The building of a replica 18th Century sailing ship in France is an incredible project which began in 1997 and is coming to fruition in 2015 – but its roots go back more than two centuries to it’s namesake Hermione, a boat that played an important role in the history of America and France…
In 1780, a French nobleman, the 22 year old Marquis de La Fayette, sailed on the Hermione – a frigate built in the Rochefort Arsenal a few months earlier – to help the American rebels in their fight for independence.
Marie-Joseph Paul Yves Roch Gilbert du Motier de Lafayette, Marquis de Lafayette (6 September 1757 – 20 May 1834) was commissioned into the army at the age of 13. Lafayette’s introduction to America’s struggle came during a lunch he had with the Duke of Gloucester, brother of the King of England, George III, during an officer’s lunch in Metz, France in 1775. Inspired by America’s fight for freedom, Lafayette sailed to America in 1777 against the wishes of the King of France and volunteered to fight with General Washington in the American Civil War. Wounded, he returned to France in 1778 and convinced the French king to aid Washington with reinforcements. He returned to America on March 19th 1780, a 38 day journey from France, and fought alongside the Americans on the Hermione for over eighteen months. Many Americans see him as a hero of the American War of Independence and each year this is acknowledged by a special 4th July ceremony at the grave of Lafayette in Paris.
The replica ship of Hermione is 65 metres long, has three masts with over 1,500 square metres of sails and a hull built of oak. She is based on design documents discovered in British archives, of her sister ship La Concorde, which was captured by the British.
It was decided to rebuild the ship for many reasons including to recognise the ties between the US and France, the maritime heritage of France, and more locally, the importance once held by the Arsenal of Rochefort. The project has been funded via donations and the effort of hundreds of volunteers.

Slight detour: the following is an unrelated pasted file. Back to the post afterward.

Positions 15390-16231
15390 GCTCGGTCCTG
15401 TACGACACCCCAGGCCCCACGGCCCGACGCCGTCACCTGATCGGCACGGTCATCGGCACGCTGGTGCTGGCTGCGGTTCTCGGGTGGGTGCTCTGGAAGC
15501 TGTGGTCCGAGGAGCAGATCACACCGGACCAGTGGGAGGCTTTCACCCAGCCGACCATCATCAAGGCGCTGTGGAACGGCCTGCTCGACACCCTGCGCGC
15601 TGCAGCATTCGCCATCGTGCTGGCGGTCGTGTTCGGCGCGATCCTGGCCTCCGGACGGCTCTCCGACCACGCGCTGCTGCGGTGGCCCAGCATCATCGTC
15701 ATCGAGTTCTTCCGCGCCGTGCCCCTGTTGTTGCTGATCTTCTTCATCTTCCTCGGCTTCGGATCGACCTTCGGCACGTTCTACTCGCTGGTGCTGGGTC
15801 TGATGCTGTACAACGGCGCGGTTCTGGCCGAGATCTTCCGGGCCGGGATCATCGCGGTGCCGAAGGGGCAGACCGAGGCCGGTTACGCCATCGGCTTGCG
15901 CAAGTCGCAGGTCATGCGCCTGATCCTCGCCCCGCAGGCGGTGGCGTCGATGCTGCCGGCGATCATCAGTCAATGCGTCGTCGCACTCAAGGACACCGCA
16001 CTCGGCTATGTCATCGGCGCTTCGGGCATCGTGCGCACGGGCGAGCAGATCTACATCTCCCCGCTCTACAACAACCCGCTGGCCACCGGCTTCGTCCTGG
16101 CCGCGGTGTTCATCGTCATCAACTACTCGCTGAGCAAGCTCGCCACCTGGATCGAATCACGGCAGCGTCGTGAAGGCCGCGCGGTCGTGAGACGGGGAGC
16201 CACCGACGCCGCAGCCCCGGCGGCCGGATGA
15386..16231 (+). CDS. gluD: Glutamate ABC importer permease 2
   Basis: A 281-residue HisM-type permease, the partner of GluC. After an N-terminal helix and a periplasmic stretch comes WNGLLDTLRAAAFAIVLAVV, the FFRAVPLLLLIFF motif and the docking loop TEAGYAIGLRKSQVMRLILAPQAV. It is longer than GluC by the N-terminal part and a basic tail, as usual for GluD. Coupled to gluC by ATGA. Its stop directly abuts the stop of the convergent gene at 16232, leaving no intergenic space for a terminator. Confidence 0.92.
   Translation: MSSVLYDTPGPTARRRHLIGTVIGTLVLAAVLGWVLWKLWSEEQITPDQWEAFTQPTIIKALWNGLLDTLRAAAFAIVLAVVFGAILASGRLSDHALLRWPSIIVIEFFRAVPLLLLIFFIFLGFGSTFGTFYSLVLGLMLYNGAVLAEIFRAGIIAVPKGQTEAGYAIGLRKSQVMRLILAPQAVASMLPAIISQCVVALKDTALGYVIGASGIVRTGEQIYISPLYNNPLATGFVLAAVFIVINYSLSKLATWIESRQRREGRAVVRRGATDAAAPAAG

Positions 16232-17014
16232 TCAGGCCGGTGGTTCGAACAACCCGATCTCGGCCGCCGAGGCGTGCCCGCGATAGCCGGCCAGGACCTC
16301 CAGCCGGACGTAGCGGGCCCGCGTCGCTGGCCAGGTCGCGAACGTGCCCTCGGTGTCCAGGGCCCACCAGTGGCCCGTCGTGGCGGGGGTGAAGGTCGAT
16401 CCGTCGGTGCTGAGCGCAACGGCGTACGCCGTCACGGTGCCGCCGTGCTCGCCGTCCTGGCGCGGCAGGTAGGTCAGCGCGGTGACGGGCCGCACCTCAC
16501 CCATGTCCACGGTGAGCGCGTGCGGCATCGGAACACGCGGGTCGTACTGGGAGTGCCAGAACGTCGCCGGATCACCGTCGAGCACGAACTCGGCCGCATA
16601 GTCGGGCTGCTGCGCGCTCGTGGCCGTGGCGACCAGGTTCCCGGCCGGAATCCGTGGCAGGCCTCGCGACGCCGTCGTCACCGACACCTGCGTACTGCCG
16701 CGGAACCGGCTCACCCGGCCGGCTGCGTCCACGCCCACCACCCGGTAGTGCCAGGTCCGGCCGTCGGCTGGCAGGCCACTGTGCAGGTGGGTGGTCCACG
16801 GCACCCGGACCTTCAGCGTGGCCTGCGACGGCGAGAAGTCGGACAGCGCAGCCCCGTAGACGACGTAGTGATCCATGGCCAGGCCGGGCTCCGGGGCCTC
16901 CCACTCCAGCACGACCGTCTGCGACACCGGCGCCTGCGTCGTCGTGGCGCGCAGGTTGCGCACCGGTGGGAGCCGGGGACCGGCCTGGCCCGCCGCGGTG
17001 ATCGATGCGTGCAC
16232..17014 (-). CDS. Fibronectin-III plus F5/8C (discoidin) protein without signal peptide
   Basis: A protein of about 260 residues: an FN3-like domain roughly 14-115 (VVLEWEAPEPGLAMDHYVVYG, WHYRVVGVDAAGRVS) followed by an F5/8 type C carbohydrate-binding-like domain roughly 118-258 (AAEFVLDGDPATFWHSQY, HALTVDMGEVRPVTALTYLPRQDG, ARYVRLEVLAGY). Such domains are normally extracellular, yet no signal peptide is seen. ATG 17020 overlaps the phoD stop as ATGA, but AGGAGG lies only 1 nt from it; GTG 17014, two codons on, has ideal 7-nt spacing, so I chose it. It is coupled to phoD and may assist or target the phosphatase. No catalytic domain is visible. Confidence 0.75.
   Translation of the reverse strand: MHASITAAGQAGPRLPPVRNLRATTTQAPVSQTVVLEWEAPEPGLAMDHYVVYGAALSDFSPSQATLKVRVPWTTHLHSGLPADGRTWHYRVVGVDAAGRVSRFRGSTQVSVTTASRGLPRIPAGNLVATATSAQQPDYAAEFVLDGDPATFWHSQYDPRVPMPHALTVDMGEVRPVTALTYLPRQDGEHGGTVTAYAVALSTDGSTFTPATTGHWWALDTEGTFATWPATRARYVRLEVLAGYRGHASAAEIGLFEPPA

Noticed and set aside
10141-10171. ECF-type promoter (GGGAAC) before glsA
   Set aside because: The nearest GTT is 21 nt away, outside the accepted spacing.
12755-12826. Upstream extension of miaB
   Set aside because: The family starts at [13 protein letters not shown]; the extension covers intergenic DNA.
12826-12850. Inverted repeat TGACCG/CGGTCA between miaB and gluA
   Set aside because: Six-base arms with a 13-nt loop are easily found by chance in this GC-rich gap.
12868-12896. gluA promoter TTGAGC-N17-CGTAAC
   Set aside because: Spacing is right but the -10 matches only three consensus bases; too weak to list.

Hermione has been built using old methods, in fact she is the most authentically built ship created in the last 150 years. The new ship is also known as the ‘La frégate de la liberté’ or ‘freedom frigate’.
It is an astounding achievement; the ship is made from about 4,000 oak trees felled in forests around France. The gun carriages for the iron cannon barrels were cast in a foundry in Angoulême and transported by barge down the River Charente. Most difficult of all has been the requirement to comply with health and safety rules – something that never bothered the ship builders of the 18th Century.
After 18 years of hard work, and having passed sea trials in 2014 Hermione is ready to set sail for the United States, an awesome journey of 13,000 km which is expected to take about 27 days. Hermione will depart from La Rochelle on 18th April 2015.
The programme for the sailing of Hermione from La Rochelle
From 4-6 April, Hermione will be open to the public for visits and a celebration will be held with a grand banquet, music, nautical parade and an illumination of the boat (Details on website below).
The epic and historic journey will start from the mouth of the River Charente, in Port des Barques, where Lafayette boarded in March, 1780 and will sail with a crew of 70, around 15 professional sailors amongst them.
Details for viewing this historic journey are:
Fouras 16:15, Port des Barques 17:00, entrance in the estuary of Charente, Port Neuf 17:30, Soubise 17:45 and return from 18:00 to 20:30 close to Ile d’Aix for mooring.
At 21:00 there will be a Sound and light show from 8 different places – a unique show in France.
The journey will commence on April 18, the ship will sailed from the mouth of the River Charente, in Port des Barques, where Lafayette boarded on March 19th, 1780.
The transatlantic crossing is expected to take 27 days in total, before making landfall at:
• Norfolk, Yorktown, Mont Vernon, Alexandria – 5 to 12th June
• Annapolis – 16th and 17th June • Baltimore, 19th to 21st June
• Philadelphia, 25th to 28th June (with Tall Ships America)
• New York 1st to 4th July and Greenoort – 6th and 7th July (with Tall – Ships America)
• Newport – 8th and 9th July
• Boston – 11 and 12th July
• Castine – 14 and 15th July
• Lunenburg – Canada – 18th July
• Saint-Pierre and Miquelon – 23rd July
• Return to France end of August in Brest – 10th to 17th of August
• Island of Aix and return to Rochefort with celebrations in Charente Maritime – end of August 2015.
Read about another incredible project in France: the building of a medieval Castle – Chateau Guedelon